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AARP Florida Raises Concerns Over Quality of Care in Nursing Homes Amidst Staffing Reductions As Highlighted by Latest Report

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AARP Florida continues to express concern over the quality of care provided to nursing home residents in Florida, especially in the aftermath of significant nurse staffing reductions mandated by the state legislature in recent years. Data recently released by federal agencies highlights a mixed record on the quality of care, particularly for short-term nursing home residents who require rehabilitation and care following hospital stays.

“Florida's nursing homes are facing a critical juncture in delivering quality care to our vulnerable residents," said Jeff Johnson, AARP Florida State Director. "The correlation between nurse staffing levels and the quality of care is evident, and we are witnessing the consequences of reduced nurse staffing requirements on both short-stay and long-term residents.

In our first report, we documented the erosion of nurse staffing standards for Florida nursing homes. Our second report showed that, contrary to the arguments made by the nursing home industry, the reductions in nursing staffing standards haven’t been counterbalanced by a meaningful increase in other nursing home staff; the lower standards have just permitted less care for residents. This new report shows that, as the number of qualified hands providing care have declined, hospitalizations have increased, which is a powerful indicator that these new standards are putting frail lives at jeopardy.”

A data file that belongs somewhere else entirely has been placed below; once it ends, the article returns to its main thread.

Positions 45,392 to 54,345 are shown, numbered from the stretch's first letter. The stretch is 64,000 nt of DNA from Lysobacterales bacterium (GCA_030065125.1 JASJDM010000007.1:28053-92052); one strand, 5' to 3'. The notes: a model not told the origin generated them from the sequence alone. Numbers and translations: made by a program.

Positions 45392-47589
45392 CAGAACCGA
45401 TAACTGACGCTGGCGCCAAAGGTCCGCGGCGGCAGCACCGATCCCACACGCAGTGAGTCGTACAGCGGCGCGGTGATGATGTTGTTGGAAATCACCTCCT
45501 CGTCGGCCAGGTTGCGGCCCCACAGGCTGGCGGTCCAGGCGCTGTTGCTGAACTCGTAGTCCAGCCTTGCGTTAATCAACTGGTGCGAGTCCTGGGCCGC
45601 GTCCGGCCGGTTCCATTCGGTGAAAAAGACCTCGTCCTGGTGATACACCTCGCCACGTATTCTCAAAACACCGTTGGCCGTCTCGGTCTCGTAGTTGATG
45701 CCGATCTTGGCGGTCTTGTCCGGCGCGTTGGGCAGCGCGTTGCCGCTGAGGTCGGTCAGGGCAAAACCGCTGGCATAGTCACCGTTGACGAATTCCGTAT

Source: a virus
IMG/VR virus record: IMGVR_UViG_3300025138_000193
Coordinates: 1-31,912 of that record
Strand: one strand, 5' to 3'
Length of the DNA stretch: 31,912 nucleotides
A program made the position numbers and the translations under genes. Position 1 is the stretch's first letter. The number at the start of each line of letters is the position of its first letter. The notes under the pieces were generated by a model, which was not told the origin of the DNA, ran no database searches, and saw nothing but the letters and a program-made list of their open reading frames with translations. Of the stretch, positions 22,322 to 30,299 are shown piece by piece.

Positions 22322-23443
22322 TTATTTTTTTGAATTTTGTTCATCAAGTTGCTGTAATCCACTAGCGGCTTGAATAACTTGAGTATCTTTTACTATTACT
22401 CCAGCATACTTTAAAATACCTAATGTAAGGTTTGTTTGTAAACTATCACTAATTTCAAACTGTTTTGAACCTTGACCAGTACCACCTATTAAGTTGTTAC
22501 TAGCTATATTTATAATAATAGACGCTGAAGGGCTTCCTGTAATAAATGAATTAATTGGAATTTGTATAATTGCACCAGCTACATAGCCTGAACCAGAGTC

For example, in the period from 2019-20 to 2022-23, the rate of re-hospitalizations for short-stay residents increased by 12%, with more than one in four residents experiencing a hospital readmission during their nursing home stay. Emergency department transfers for immediate care also rose, with nearly 1 in 10 short-stay residents requiring such transfers in 2022-23, a 28% increase since the peak of the COVID-19 pandemic.

The reduction in nurse staffing requirements, particularly for certified nurse aides (CNAs), has raised concerns about the impact on the quality of care. In 2022, Florida decreased minimum CNA staffing requirements by 20%, a move that AARP reports have highlighted. Federal data also indicates a 30-minute reduction in overall nursing care levels per resident, per day since 2021, with a 16-minute reduction following the enactment of new and reduced staffing standards.

“Research clearly shows that staffing, particularly among the people who provide direct nursing care, is a key aspect of nursing home quality,” said University of South Florida assistant professor Dr. Lindsay Peterson, School of Aging Studies. “And as staffing regulations change in Florida and elsewhere, whether they rise or fall, it is critical to monitor changes in quality indicators to improve our understanding of why staffing and staffing policies matter.”

Shortcomings in Long-Term Care for Permanent Residents

The negative trend is not limited to short-stay residents. Long-term residents, who require ongoing assistance for chronic illnesses, experienced a 20% increase in unplanned hospitalizations per 1,000 person-days in 2022-23. AARP's 2023 Long-Term Services and Supports Scorecard ranked Florida 49th in the nation for the frequency of long-stay hospitalizations, indicating a longstanding issue that may further deteriorate in future assessments.